In its most basic form Neuroplasticity proposes that, ‘How we use our brains, will alter our brains’.  Thinking patterns – both positive and negative –  run certain “pathways or track” into our brain. The more we use the same track, the deeper, automatic, and easier it gets. Thus, what we practice, we become. And that’s why and how affirmations work. They will create “positive tracks” or thinking patterns and alter the negative ones.
When we are able to deal with negative messages and replace them with positive statements, we can construct more adaptive, helpful narratives about who we are and what we can accomplish. This could well be associated with a cognitive restructuring.

Another key psychological theory behind positive affirmations is Self-affirmation Theory. It focuses on how individuals adapt to information or experiences that are threatening to their self-concept. Through self-affirmation, we keep up a global narrative about ourselves. In this narrative, we are flexible, moral, and capable of adapting to different circumstances. This makes up our self-identity (Cohen & Sherman, 2014).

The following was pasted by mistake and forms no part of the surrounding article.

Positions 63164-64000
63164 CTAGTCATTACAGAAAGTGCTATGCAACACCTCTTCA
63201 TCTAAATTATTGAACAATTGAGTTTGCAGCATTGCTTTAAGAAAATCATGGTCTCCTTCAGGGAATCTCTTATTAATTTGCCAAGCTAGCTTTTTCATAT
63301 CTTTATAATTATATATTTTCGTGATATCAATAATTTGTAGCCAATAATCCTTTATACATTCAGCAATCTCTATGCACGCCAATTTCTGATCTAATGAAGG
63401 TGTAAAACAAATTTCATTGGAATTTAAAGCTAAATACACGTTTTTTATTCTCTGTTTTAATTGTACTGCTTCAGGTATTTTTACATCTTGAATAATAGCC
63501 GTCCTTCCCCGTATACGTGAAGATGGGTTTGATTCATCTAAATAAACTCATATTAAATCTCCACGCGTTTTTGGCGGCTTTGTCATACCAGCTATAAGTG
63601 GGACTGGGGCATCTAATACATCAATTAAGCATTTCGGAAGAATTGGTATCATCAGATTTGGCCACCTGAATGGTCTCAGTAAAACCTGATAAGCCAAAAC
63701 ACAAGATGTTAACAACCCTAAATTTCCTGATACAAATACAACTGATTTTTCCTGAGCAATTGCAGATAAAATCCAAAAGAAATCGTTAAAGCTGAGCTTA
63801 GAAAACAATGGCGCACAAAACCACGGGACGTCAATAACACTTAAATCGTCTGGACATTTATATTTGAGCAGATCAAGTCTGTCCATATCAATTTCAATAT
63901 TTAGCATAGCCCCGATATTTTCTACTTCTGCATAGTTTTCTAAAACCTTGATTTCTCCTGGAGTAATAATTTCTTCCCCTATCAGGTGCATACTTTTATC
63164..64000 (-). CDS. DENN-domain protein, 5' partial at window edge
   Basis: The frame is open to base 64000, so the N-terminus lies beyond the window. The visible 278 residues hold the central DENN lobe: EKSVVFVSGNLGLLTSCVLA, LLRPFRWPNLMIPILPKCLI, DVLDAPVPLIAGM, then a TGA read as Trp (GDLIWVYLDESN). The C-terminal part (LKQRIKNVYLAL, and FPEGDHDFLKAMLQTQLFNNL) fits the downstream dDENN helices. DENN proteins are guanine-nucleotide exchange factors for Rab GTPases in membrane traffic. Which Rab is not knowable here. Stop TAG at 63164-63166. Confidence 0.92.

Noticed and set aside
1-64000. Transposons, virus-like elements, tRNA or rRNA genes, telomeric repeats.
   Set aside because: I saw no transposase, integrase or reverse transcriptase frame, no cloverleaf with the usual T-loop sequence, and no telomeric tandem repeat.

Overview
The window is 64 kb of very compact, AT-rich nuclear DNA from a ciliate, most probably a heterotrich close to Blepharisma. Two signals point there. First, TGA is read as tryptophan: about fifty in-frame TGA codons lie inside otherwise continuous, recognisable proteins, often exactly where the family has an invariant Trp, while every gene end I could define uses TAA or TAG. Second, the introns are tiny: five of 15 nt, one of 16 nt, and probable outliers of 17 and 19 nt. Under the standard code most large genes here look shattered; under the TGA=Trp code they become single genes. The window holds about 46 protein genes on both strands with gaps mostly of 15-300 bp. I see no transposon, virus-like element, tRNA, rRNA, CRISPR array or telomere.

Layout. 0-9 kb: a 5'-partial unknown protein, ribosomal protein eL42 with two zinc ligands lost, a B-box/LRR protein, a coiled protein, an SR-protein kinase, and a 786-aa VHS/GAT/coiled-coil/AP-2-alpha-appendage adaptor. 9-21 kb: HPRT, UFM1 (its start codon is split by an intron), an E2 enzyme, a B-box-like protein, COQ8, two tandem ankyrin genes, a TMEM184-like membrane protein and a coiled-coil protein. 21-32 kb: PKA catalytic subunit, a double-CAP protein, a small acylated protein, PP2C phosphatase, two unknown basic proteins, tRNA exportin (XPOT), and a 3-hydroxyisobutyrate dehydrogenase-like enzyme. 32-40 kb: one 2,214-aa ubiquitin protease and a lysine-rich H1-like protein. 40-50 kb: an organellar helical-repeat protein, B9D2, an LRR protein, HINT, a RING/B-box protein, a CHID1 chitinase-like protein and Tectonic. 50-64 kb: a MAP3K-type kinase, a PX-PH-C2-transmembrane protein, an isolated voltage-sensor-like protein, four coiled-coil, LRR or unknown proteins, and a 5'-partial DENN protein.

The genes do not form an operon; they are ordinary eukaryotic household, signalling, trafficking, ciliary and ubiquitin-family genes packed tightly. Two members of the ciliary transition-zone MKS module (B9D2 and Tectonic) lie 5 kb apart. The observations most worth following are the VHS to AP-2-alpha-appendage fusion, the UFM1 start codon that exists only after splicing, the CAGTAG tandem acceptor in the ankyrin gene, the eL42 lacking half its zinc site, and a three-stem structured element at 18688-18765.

There is MRI evidence suggesting that certain neural pathways are increased when people practice self-affirmation tasks. The ventro medial pre frontal cortex (VMPFC), the specific brain region involved in positive valuation and self-related information processing—becomes more active when we consider our personal values.

what do we use Positive Affirmations for?

So now that we know this thing is not just a psychobabble and has a scientific background, let’s chart out the areas of our lives that they can help us with. And if you come to think of it really, it is pretty much everything! From boosting self-confidence, to good eating habits, sleep patterns, managing depression, anxiety, improving academic performance, the benefits of practicing positive affirmations are copious.